Italian writer-director Niccolò Ammaniti’s dystopian drama “Anna,” centered on a 13-year-old girl who must contend with a viral contagion that kills off all adults on the island of Sicily, has been sold by Fremantle to over 30 territories, including a multi-territory deal with Disney Plus for key European markets.

The Sky Original production, produced by Fremantle’s Wildside and co-produced by ARTE France, the New Life Company and Kwaï, is now set to launch on Disney Plus in the U.K. and Ireland as well as Spain, Portugal, France, Denmark, Finland, Iceland, Netherlands, Norway, Sweden, Germany, Austria, Switzerland and Liechtenstein.

Fremantle had previously announced that the six-part series will launch in the U.S. on AMC Plus on Nov. 18.

Several other global broadcast partners have also boarded “Anna” including TV3 Group (Estonia, Latvia and Lithuania), Cosmote TV and Hellenic (Greece), Go PLC and Melita (Malta), Manoto TV (Middle East and North Africa), Canal Plus (Poland), Amedia TV Channels (Russia and CIS), BluTV (Turkey), MOLA TV (Indonesia, Malaysia and Singapore), Watcha (Korea) and Videotron (French speaking Canada).

The slew of deals for “Anna” mark a major coup for an Italian drama in the international TV arena.

In “Anna,” which launched internationally from the Series Mania TV festival last month after airing in Italy on Sky, newcomer Giulia Dragotto, who is a 14-year-old from Palermo, plays the tenacious and bold Anna who sets out in search of her kidnapped little brother, Astor. Her search takes place among burnt fields and mysterious woods, ruins of shopping centers and abandoned cities, within the great deserted spaces of the island of Sicily, where a virus has killed almost all adults, among wild communities of survivors. Anna has as her guide a notebook that her dead mother left her.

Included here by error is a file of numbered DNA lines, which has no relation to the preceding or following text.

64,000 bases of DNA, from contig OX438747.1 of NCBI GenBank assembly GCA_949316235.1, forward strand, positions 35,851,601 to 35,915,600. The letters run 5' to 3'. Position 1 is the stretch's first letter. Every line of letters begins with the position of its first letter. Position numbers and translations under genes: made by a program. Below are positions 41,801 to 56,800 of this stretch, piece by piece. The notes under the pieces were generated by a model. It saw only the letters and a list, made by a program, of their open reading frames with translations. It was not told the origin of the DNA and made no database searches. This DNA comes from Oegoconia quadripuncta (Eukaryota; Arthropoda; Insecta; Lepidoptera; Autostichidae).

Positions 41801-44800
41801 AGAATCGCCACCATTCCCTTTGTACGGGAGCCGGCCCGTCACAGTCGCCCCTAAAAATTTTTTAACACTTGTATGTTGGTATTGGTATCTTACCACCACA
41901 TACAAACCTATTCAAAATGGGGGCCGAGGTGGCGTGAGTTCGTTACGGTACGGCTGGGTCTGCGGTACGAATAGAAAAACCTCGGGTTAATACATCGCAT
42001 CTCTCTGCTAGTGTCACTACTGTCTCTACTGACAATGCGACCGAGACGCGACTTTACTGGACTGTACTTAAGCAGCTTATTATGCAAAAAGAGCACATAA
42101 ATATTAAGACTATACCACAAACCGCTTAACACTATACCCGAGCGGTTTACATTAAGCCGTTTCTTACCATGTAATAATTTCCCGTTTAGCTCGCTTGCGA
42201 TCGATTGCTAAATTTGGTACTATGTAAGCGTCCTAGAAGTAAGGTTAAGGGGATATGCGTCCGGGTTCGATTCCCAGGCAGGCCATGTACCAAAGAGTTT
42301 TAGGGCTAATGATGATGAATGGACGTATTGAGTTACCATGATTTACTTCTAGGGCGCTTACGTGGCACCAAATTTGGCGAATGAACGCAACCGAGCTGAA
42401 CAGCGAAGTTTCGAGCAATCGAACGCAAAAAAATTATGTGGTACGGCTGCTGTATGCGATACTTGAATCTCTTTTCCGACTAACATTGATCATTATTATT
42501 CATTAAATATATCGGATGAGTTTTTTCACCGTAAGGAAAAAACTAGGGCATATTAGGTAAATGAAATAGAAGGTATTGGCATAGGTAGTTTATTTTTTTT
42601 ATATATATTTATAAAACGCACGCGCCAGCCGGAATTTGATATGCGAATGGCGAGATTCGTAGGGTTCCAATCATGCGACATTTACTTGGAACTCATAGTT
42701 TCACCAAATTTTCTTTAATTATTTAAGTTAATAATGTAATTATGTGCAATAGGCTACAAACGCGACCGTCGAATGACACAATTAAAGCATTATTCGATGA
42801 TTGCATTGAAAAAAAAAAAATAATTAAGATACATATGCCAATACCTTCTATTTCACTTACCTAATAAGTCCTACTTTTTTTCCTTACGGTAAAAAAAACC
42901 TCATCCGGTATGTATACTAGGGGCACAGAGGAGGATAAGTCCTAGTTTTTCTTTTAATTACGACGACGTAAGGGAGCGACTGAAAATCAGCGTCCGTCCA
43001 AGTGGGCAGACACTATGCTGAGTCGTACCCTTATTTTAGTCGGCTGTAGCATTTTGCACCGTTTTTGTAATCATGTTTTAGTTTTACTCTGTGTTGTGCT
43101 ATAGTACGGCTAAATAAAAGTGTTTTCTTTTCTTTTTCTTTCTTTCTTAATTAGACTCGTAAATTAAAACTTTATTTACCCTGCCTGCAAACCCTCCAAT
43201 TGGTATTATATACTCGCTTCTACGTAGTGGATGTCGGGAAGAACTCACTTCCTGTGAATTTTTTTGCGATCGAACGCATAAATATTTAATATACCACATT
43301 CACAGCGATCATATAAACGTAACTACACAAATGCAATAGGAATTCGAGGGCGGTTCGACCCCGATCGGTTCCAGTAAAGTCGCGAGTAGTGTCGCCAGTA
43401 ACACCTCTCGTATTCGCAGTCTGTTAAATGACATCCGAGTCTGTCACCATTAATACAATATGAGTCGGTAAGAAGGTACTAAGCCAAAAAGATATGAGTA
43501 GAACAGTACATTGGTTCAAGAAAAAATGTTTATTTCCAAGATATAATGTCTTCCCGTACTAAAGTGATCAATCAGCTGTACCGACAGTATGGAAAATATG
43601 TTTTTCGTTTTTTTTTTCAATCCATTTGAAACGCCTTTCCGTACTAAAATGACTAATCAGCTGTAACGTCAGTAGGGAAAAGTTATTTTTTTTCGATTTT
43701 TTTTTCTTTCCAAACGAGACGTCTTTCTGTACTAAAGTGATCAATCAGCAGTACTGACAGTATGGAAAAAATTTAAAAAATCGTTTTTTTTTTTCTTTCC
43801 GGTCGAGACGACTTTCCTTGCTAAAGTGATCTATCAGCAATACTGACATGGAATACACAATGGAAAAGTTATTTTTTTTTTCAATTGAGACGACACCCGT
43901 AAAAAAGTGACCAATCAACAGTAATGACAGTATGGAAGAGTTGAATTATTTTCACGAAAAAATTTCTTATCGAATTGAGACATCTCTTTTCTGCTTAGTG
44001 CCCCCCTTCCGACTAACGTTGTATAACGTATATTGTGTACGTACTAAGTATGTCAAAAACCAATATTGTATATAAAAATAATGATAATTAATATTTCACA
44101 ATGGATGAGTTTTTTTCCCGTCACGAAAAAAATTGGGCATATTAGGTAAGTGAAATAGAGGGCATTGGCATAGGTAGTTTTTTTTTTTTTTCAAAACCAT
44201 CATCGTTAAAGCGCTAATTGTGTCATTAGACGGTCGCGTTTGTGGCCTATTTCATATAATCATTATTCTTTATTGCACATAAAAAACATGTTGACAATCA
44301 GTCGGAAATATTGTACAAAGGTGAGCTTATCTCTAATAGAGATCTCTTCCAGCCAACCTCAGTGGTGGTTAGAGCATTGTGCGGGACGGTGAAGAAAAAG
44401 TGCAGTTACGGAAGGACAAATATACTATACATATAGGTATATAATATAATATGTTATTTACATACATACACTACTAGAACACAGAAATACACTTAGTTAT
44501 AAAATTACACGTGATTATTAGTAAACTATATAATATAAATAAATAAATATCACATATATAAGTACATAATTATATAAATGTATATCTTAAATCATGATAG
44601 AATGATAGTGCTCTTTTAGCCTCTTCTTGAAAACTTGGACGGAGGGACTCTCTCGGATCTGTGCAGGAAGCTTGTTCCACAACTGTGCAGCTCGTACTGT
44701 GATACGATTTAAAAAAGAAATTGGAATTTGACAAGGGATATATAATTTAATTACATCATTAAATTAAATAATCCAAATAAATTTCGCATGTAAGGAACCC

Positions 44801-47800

The series is based on the eponymous novel by Ammaniti, who is among Italy’s top writers and whose books have been translated in many countries including the U.S.

“These children can grow up until puberty, until they develop several types of hormones that activate the virus. At that point they will rapidly die a bit like with COVID-19, let’s say, after suffering respiratory failure,” Ammaniti said in an interview with Variety.

“So the premise is to narrate a strange biological dystopia, since there are no races made up only of children. The question I asked myself is: ‘Let’s imagine a world that has never existed in the history of humanity: a world in which there are only children. What is their survival strategy. What do they do?,” he added.

Jamie Lynn, executive VP of co-production and distribution at Fremantle International, said: “We are delighted to be partnering with Disney and many other broadcasters to bring Anna to audiences across the world.

“Niccolò is a master storyteller and has assembled incredible talent both behind and in front of the camera to bring his visionary tale to life. With astonishing production values, this visually stunning adaptation of a much-loved novel raises universal issues of love, loss, heartbreak and hope. We can’t wait for audiences to be captivated by Anna’s story.”